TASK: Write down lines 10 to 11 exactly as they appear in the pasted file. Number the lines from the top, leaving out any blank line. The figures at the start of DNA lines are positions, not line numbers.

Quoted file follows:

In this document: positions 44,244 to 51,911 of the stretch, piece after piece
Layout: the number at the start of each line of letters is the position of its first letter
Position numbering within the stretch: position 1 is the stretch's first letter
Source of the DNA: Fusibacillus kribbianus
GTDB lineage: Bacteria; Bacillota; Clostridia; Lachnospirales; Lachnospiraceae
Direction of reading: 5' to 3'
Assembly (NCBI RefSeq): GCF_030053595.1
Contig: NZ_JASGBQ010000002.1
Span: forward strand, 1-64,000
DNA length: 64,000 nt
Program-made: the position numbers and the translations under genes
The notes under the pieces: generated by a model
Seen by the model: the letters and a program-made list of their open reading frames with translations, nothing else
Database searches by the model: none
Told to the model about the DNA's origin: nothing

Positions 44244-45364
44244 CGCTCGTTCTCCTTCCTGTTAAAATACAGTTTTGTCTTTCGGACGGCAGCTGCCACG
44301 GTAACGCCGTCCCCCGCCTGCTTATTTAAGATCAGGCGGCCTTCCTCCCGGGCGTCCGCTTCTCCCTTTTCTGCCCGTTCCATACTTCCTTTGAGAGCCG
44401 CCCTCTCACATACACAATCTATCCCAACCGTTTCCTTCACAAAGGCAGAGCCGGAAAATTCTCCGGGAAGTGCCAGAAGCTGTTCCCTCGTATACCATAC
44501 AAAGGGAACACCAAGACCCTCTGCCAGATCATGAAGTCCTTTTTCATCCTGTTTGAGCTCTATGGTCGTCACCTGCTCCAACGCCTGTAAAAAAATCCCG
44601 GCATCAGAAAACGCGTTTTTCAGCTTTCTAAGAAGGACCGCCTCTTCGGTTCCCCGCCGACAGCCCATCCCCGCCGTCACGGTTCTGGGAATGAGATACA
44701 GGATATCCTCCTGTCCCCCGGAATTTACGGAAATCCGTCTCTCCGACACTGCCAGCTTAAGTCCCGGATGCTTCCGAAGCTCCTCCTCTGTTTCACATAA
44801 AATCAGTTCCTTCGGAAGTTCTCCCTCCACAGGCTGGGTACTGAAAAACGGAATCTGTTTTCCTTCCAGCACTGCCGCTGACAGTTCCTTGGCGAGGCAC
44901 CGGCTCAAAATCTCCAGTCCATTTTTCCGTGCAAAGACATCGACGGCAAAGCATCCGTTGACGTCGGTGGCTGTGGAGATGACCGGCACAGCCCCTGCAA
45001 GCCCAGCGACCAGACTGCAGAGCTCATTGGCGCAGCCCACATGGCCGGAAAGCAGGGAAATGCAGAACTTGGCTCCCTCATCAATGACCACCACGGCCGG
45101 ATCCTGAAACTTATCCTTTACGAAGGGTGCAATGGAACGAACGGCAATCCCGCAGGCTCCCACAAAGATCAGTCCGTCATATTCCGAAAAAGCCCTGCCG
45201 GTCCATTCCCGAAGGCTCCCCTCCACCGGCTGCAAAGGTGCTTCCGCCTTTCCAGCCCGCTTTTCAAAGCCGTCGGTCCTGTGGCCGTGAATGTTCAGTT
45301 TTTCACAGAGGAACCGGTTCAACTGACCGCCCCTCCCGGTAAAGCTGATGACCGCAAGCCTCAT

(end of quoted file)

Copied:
DNA length: 64,000 nt
Program-made: the position numbers and the translations under genes